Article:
In the days prior to and immediately following a full moon, there is often enough light in the hours after sunset for a person to meander along a well established woodland trail without the aid of a flashlight. By walking slowly and quietly, one can occasionally detect a small gray squirrel rustling about the dead leaves on the forest floor, climbing up a large trunk, or moving along the limb of a tree. While most squirrels strongly prefer to be active during the light of day, the flying squirrel favors the darkness of night and is the most common nocturnal tree dwelling mammal within the Park.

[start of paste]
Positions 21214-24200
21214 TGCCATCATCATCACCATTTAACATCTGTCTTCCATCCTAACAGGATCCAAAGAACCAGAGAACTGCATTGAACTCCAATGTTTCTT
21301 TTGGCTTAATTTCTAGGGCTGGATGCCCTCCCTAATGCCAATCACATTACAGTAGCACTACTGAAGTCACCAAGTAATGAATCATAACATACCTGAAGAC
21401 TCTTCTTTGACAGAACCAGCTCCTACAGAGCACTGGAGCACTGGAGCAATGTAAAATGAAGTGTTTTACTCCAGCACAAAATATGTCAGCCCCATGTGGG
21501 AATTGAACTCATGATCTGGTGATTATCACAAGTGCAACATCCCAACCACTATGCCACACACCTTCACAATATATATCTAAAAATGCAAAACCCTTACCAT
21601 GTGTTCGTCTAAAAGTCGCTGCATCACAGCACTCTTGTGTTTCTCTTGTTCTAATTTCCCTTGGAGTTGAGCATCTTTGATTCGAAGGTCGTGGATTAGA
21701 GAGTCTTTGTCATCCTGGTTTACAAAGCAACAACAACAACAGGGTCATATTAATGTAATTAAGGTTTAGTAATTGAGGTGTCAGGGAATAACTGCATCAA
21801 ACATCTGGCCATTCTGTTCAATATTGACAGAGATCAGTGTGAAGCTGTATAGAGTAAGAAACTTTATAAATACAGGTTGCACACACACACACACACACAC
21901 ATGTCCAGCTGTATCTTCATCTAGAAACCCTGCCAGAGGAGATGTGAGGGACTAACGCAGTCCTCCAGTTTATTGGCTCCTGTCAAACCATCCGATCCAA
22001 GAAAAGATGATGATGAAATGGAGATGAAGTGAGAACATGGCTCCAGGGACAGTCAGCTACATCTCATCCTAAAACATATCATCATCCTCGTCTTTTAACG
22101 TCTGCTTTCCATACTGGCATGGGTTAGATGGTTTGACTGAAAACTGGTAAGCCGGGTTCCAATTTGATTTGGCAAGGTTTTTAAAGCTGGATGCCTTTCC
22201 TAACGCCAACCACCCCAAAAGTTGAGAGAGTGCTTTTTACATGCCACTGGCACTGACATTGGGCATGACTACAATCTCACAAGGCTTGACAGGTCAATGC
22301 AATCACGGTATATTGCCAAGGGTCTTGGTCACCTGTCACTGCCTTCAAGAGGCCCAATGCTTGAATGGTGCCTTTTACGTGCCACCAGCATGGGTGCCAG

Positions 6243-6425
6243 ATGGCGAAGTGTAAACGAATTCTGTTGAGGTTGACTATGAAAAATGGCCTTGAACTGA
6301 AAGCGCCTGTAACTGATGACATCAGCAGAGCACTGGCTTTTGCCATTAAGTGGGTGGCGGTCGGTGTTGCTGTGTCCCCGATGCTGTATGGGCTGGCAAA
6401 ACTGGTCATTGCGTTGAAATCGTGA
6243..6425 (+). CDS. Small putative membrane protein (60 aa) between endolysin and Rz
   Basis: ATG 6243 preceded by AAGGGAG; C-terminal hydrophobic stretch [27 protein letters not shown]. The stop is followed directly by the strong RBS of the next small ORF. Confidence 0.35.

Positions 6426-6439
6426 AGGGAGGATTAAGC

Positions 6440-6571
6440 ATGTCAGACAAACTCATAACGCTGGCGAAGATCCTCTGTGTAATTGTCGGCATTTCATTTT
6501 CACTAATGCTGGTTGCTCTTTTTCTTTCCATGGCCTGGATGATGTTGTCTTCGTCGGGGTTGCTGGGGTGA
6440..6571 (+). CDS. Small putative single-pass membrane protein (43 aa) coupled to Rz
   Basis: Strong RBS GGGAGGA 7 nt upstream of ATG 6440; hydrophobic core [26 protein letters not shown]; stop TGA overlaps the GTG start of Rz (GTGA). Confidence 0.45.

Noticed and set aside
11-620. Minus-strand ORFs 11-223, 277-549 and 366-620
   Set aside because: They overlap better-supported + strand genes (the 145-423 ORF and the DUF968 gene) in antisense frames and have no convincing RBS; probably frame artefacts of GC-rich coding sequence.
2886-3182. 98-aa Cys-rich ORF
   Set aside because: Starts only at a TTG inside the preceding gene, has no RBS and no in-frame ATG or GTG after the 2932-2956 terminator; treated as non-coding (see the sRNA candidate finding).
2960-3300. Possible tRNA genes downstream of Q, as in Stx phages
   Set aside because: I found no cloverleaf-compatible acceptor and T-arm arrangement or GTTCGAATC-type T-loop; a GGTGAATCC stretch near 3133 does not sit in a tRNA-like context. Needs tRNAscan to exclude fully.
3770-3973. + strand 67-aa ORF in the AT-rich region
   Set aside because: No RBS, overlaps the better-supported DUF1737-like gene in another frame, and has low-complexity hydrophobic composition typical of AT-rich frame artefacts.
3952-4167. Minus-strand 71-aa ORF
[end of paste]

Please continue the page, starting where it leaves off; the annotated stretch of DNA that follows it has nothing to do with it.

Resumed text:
The flying squirrel is characterized by a loose fold of skin, called a patagium that extends from it front and hind legs and connects to its sides. This thin, furry membrane acts as a wing or airfoil when the animal stretches its appendages outward and enables it to glide forward as it slowly descends after leaping from a tree. The wide and flat tail of this rodent provides additional lift and greatly helps an airborne individual alter its flight path so it can accurately land at a selected spot. » Continue Reading.